How to Post Bail in New York City

The New York City Department of Correction (DOC) manages New York City’s prison population and all matters related to the imprisonment and custody of inmates and detainees.  When a person has been charged with a crime, but has not been found guilty, he or she may be detained until bail is posted.  New York assault lawyer Seth Koslow explains the DOC’s rules for posting bail in New York City’s detention facilities, such as the Manhattan Detention Complex (“The Tombs”) and the Brooklyn Detention Complex.

Acceptable Forms of Payment for Posting Bail in New York City

theft and fraud
Not everyone in a jail cell is there to serve a sentence.  Many “prisoners” are actually detainees, or people who are being held in custody while awaiting trial.  In most cases, detainees can regain their freedom in exchange for a payment, which is called bail.
Bail is generally paid directly at the facility where the detainee is being held.  It is critically important to bring a government-issued ID with you, such as a passport or driver’s license, or you will not be permitted to post bail for your loved one.  Identification cards issued by your school or workplace will not be accepted.
It’s also very important to make your payment in the exact amount, since the facility won’t be able to make change for you.  Jails and detention facilities under the DOC accept the following forms of payment when posting bail:

  • Bank money orders (up to $1,000)
  • Cash (U.S. currency only)
  • Cashier’s checks
  • Credit cards/debit cards (via GOV-PAY only)
  • FedEx money orders (up to $1,000)
  • Travelers Express Company money orders (up to $1,000)
  • USPS money orders (up to $1,000)
  • Western Union money orders (up to $1,000)

If you are using a check or money order to post bail at…

  • Brooklyn Detention Complex – Make the check or money order out to the facility.
  • Manhattan Detention Complex – Make the check or money order out to the facility.
  • Rikers Island – Make the check or money order out to “RICC” or “Rikers Island Central Cashier.”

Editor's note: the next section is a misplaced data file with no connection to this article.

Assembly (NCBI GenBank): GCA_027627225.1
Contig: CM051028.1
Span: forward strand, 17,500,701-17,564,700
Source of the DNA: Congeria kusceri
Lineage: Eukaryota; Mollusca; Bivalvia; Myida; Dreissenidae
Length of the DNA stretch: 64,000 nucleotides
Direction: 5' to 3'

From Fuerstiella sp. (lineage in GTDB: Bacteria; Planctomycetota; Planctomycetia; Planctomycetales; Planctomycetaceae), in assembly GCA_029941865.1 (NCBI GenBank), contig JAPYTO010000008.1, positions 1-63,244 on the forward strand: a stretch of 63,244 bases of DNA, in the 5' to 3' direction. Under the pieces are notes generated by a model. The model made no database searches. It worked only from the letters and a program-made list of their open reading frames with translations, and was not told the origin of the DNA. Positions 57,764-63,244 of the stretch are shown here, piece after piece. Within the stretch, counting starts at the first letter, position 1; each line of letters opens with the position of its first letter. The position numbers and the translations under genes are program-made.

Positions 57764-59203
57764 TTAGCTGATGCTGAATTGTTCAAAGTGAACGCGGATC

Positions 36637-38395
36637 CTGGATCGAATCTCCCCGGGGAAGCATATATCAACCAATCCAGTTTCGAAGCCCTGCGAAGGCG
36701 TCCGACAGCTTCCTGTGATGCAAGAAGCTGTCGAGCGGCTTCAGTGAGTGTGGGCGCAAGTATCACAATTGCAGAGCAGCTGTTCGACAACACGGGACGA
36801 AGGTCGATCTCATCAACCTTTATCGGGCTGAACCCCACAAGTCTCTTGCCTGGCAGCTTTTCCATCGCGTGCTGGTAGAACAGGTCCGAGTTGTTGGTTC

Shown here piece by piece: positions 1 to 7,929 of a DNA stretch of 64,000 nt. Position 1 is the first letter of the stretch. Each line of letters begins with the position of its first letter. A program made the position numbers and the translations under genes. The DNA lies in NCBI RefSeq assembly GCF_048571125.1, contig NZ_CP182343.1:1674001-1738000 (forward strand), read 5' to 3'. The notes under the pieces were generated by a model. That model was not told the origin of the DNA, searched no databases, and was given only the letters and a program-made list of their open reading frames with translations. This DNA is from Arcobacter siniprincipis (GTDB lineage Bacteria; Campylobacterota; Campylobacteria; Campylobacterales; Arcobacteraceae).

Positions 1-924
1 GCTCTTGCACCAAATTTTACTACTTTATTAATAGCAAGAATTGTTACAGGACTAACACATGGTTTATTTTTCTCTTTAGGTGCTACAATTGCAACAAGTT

• Vernon C. Bain Center – Make the check or money order out to the facility.

How to Bail a Loved One Out of Jail in Brooklyn or Manhattan

Gavel on court desk
To reiterate, it is very important that you do not make your check or money order out to the DOC.  Make it out to the actual facility where the detainee is being held in custody, or your payment will not be accepted.
The following forms of payment will also not be accepted, with no exceptions:

  • Checks or money orders made out to the wrong recipient (e.g. the DOC, the wrong detention facility)
  • Personal checks
  • Otherwise approved checks or money orders in amounts exceeding $1,000
  • Any forms of payment other than the acceptable payment methods listed above

If the bail amount is larger than $1,000 and you wish to pay using a money order, you must use multiple money orders.  For instance, if the bail amount was $2,000, you could use two money orders each totaling $1,000.  The number of orders is unimportant, as long as:

  1. No single order is in an amount larger than $1,000.
  2. The combined order totals are equal to the exact bail amount.

If you attempt to post bail using a non-accepted form of payment, you will simply be turned away.  To ensure that the process goes as smoothly and quickly for you as possible, make sure you have an appropriate form of payment with you before you depart for the facility.

What to Do if a Family Member Was Arrested and Is Being Held in Custody in NYC

While these rules provide some helpful general guidelines, it’s important for the family members of defendants to understand that bail procedures can vary widely from case to case.  In some cases, bail is simply denied outright, though it may be granted later.  For example, last month $1,000 bail was initially denied but later granted for 41-year-old defendant Candice Crump, who was charged in the Bronx with custodial interference.
In other cases, the person qualifies for “release on recognizance” (R.O.R.), which is essentially free bail.  In other cases still, the person is issued something called a desk appearance ticket (DAT), which does not involve any jail time.  When a person receives a DAT, instead of being held in custody at a detention center, he or she is processed at a police station and released with a summons specifying a time and date to go to court.
New York City’s bail procedures can be very stressful and confusing to sort through, but an attorney can help you understand the process – and what comes next for the defendant’s criminal case.  If a loved one has been arrested in New York, contact criminal defense lawyer Seth Koslow right away at (347) 561-0025 for a free and confidential legal consultation.  Our law offices handle a wide array of misdemeanor charges and felony charges throughout the five boroughs, including drug possession, gun possession, sex crimes, theft, and many other offenses.

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